En Español

Q. Who is Mr. Smarty Plants?

A: There are those who suspect Wildflower Center volunteers are the culpable and capable culprits. Yet, others think staff members play some, albeit small, role. You can torture us with your plant questions, but we will never reveal the Green Guru's secret identity.

Help us grow by giving to the Plant Database Fund or by becoming a member

Did you know you can access the Native Plant Information Network with your web-enabled smartphone?

Share

Ask Mr. Smarty Plants

Ask Mr. Smarty Plants is a free service provided by the staff and volunteers at the Lady Bird Johnson Wildflower Center.

Search Smarty Plants
    
 
See a list of all Smarty Plants questions

Please forgive us, but Mr. Smarty Plants has been overwhelmed by a flood of mail and must take a break for awhile to catch up. We hope to be accepting new questions again soon. Thank you!

Need help with plant identification, visit the plant identification page.

 
rate this answer
Not Yet Rated

Thursday - August 13, 2009

From: Sulphur, OK
Region: Southwest
Topic: Container Gardens, Watering, Shrubs
Title: Why do the leaves of my potted Esperanza plant look droopy?
Answered by: Jimmy Mills

QUESTION:

My Esperanza plant leaves look droopy. I have it in a big pot and have for 3 years.

ANSWER:

Esperanza is a widely-used trade name for Tecoma stans (yellow trumpetbush), also known as Yellow Bells. It is a native of West Texas and northern Mexico, and is accustomed to dry soil and little water.

You have been growing the plant successfuly for three years, so the appropriate question to ask is what has changed? Watering pattern? Amount of sunlight? Too much ferti;izer?

Your plant's leaves may be droopy, but chances are that the root of the problem is in the roots. The plant could be getting too much water, or it could be getting too little water, or it could be root bound in its present pot. There are of course other possibilities, but lets start with these.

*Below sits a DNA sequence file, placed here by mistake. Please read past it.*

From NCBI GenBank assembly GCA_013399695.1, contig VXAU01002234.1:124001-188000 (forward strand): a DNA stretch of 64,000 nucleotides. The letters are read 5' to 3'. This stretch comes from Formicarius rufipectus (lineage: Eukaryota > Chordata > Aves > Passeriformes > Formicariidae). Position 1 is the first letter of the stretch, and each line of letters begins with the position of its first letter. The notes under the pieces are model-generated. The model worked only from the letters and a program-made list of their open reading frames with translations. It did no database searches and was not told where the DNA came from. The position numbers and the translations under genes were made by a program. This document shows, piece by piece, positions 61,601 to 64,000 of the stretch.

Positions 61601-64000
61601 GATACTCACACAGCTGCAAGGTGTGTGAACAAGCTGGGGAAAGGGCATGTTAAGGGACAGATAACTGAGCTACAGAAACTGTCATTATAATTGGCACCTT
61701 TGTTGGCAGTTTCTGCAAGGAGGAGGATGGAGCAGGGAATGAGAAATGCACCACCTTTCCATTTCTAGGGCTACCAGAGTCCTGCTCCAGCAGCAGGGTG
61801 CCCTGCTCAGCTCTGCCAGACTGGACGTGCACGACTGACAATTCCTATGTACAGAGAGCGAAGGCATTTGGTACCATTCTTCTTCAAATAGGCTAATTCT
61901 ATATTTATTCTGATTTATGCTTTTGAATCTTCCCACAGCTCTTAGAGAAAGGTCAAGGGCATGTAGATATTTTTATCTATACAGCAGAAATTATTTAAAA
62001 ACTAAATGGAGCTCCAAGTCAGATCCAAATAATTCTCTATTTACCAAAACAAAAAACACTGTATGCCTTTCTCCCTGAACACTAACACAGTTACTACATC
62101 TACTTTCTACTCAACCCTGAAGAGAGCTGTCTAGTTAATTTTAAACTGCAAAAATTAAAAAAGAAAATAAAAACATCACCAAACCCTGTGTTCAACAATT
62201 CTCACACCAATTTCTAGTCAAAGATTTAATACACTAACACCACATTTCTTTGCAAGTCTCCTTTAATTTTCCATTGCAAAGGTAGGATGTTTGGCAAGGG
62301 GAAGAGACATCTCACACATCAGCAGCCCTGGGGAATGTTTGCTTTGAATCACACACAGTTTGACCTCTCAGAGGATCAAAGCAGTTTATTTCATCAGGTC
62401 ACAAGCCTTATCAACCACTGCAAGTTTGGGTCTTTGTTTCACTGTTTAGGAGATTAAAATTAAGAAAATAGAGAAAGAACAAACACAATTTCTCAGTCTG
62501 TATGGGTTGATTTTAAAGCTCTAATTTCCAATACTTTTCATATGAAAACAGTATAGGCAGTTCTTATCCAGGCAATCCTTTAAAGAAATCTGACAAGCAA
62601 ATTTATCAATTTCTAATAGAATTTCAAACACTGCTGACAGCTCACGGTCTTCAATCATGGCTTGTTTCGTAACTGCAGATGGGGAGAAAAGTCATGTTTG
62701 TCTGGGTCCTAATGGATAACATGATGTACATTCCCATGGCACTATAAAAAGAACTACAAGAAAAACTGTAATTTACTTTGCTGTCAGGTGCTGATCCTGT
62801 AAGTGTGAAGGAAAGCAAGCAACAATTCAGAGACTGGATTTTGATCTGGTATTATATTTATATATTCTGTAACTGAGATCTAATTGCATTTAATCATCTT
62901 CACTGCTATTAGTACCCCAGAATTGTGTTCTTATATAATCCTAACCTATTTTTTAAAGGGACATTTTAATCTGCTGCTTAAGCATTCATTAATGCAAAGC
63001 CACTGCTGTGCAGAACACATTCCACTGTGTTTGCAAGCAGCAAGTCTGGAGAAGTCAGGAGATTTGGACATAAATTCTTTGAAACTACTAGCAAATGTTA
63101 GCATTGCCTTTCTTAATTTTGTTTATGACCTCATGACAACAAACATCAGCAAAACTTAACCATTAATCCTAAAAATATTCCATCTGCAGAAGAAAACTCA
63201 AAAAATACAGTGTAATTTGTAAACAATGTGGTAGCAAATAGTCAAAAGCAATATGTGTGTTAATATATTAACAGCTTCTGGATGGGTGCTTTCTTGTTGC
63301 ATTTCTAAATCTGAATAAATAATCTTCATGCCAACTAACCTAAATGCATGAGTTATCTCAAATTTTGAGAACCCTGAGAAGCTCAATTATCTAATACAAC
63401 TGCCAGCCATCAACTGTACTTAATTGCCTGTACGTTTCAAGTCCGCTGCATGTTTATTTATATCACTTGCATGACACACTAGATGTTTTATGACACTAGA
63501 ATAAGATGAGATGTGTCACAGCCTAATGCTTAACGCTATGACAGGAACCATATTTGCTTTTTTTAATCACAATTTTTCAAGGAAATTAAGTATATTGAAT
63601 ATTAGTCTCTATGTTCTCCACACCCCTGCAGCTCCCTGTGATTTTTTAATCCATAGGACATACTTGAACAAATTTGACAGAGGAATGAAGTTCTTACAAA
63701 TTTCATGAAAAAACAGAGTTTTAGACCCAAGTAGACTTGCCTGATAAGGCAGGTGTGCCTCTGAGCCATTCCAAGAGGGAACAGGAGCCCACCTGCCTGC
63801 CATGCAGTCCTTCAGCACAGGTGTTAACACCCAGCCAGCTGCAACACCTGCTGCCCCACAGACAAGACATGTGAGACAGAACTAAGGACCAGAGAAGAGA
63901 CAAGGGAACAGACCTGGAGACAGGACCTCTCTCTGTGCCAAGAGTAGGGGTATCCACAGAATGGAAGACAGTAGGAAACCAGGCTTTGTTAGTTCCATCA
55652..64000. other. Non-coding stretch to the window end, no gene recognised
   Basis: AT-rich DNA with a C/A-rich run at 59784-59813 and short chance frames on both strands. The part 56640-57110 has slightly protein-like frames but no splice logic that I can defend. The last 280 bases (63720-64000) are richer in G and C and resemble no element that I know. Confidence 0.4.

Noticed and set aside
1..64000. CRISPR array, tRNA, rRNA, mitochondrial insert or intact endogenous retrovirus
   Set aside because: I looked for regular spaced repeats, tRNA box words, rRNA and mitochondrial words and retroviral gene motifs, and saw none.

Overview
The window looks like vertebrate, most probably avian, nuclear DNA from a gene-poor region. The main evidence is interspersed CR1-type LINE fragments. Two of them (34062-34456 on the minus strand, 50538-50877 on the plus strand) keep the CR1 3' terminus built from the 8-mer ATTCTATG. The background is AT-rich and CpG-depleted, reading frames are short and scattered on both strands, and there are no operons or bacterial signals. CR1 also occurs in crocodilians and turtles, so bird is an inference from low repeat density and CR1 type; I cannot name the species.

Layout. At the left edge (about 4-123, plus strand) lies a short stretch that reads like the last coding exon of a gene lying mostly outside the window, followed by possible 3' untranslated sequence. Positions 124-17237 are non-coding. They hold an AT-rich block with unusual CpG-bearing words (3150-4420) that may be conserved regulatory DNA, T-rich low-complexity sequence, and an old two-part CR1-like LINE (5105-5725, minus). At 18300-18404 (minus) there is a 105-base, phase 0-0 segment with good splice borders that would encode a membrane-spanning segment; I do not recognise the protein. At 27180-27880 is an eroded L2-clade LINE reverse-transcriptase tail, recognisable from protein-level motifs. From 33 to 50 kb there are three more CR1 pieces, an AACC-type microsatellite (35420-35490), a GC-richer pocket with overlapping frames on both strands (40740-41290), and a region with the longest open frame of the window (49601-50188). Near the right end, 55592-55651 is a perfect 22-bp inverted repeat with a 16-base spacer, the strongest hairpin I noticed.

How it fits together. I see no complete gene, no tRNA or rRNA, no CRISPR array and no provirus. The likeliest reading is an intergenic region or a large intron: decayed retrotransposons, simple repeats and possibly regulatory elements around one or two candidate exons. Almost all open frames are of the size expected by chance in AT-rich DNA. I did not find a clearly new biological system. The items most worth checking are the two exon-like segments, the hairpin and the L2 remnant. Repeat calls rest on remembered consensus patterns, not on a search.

Overwatering the plant can eliminate the air spaces in the soii, and the plant essentially suffocates from lack of oxygen. Esperanza is adapted to dry conditions, so watering every other week should be sufficient. Let the top of the soil become dry to the touch between waterings. In the case of root bound plants, the roots have occupied the entire volume of the pot, limiting the supply of air and reducing water holding capacity. This Weekend Gardener site tells how to recognize a root bound plant, and explains how to repot the plant.


Tecoma stans

 

 

 

 

 

More Container Gardens Questions

Plants in wheelbarrow dying in Jacksonville, FL
June 22, 2011 - I planted a wheelbarrow with daisies, petunias and black and blue salvia. the salvia is thriving, but the others died. Is the salvia toxic to them?
view the full question and answer

Indoor plants for El Paso TX
January 05, 2013 - I want to know what kind of plants will survive indoors in El Paso. It is so dry here, is there anything leafy or flowery that will thrive indoors in this climate?
view the full question and answer

Chile pequin from Spring Plant Sale in Austin
June 08, 2011 - Re: chile pequin purchased at your Spring 2011 sale: it grows, seems to thrive, but sets no flowers and so bears no fruit. It's in terracotta in Ladybug potting soil, on a shady apartment patio. How ...
view the full question and answer

Container vegetable gardening in Austin
April 07, 2011 - Is vegetable container gardening an option with Austin's hot summers? I live in an apartment and I really want to plant an organic vegetable and herb container garden. I'm having a hard time findin...
view the full question and answer

Container gardening for pool in southern California
October 08, 2008 - I have large planters around pool would like to know what plants to use that will not grow to high or to big and will not have large roots home located in camarillo ca.
view the full question and answer

Support the Wildflower Center by Donating Online or Becoming a Member today.
E-NEWSLETTER | BECOME A MEMBER | DONATE NOW | MEDIA | JOBS | SITEMAP | STAFF INTRANET
© 2016 Lady Bird Johnson Wildflower Center